WINNIPEG — The Manitoba government promised more money to reduce homelessness Thursday but remained noncommittal on calls for a safe consumption site for people struggling with addiction.
The government announced new or additional funding for several community groups, including a recently opened 24-hour warming centre in Winnipeg and a non-profit group that helps people move into stable housing.
"We are ensuring that people can have access to assistance and move from the streets into community-based supports and resources that they need," Justice Minister Kelvin Goertzen said.
Another group will receive money to offer housing to women fleeing violence. The rent will be capped at 30 per cent of a person's income.
"Our housing project will include 16 units … that are specifically geared for women and gender-diverse people who have been victims of gender-based violence," said Lorie English, executive director of the West Central Women’s Resource Centre.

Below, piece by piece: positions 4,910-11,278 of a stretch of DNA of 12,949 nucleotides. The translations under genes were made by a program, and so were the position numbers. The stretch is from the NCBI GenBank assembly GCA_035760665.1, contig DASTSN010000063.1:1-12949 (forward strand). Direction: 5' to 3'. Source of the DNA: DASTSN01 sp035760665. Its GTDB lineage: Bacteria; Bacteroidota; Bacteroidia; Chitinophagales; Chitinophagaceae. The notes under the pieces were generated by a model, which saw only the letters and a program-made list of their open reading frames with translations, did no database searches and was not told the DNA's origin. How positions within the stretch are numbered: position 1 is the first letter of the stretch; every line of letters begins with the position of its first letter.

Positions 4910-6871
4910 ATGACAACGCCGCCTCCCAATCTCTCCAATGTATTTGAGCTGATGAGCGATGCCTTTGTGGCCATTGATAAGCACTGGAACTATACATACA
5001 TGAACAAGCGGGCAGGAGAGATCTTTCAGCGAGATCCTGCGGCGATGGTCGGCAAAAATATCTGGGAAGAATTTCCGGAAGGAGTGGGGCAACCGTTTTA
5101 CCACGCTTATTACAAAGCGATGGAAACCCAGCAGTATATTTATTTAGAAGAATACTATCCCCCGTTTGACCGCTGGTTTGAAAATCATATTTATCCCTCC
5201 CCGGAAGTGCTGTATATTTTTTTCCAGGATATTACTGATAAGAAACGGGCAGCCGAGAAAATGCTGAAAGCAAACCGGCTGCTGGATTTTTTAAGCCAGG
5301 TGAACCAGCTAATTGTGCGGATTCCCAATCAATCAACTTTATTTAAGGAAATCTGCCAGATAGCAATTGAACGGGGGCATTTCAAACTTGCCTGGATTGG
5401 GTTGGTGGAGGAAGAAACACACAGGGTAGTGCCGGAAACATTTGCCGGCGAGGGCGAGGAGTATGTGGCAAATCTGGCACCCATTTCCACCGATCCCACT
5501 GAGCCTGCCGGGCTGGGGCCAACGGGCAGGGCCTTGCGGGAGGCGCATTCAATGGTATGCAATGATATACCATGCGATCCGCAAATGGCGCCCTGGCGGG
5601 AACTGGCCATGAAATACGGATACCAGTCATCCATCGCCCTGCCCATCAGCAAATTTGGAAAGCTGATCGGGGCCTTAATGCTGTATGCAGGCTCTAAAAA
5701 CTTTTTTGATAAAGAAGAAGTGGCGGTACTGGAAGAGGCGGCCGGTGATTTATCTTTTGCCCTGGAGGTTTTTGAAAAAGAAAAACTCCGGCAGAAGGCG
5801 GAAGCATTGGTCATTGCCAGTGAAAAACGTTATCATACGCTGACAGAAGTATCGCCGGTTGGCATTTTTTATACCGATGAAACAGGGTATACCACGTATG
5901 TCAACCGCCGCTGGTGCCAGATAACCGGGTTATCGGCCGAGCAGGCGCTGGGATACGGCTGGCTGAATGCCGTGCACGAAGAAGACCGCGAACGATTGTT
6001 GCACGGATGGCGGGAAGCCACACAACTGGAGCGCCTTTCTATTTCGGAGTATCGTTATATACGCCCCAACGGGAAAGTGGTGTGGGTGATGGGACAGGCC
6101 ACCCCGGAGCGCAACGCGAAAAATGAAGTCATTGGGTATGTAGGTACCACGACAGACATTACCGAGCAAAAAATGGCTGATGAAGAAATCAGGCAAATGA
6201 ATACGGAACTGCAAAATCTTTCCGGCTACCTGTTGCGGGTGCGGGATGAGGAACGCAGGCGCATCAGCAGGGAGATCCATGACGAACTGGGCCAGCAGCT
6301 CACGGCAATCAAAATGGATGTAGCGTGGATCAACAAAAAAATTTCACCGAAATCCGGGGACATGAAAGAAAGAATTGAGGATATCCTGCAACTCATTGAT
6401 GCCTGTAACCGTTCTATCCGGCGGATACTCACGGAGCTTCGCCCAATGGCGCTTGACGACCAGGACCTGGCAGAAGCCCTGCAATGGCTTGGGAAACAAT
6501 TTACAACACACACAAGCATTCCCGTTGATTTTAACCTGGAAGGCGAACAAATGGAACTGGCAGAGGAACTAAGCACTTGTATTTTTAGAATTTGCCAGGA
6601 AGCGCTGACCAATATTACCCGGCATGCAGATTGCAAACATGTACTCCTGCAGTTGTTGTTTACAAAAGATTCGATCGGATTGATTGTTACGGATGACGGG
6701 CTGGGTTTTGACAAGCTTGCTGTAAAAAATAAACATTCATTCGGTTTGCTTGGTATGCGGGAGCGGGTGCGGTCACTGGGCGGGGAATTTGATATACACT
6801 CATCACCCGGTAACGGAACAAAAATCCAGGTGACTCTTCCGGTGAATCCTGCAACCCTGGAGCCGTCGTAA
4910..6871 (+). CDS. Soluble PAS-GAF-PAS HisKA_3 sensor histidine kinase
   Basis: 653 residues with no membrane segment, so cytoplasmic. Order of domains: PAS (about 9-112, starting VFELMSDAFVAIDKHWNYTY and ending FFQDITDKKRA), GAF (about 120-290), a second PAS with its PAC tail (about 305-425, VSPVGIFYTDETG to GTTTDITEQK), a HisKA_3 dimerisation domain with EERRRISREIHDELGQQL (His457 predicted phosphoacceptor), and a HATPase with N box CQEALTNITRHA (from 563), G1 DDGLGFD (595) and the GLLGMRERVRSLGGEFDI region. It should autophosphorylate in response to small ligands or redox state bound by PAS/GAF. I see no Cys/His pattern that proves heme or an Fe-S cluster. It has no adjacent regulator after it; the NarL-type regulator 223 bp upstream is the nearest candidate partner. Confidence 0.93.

Other projects Thursday had been previously announced, such as $500,000 for small-sized homes for veterans in the east part of Winnipeg.
The Progressive Conservative government continued to be ambiguous about the idea of a safe consumption site. The City of Winnipeg has long called for one and former premier Brian Pallister had indicated strong opposition to the idea.
But earlier this year, Sarah Guillemard, the minister for mental health, appeared to open the door to the proposal. She said safe consumption sites could be a tool in the fight to reduce addiction.
Families Minister Rochelle Squires was asked repeatedly Thursday whether the government is actively considering the idea. She did not directly respond.
"There are many options that we're looking at in Manitoba right now to keep people safe," Squires said.
"It is a very complex problem and it's going to require a complex solution. And our government is committed to finding that complex solution and I can assure you that it will take many, many variations and shapes."
This report by The Canadian Press was first published Aug. 11, 2022
Steve Lambert, The Canadian Press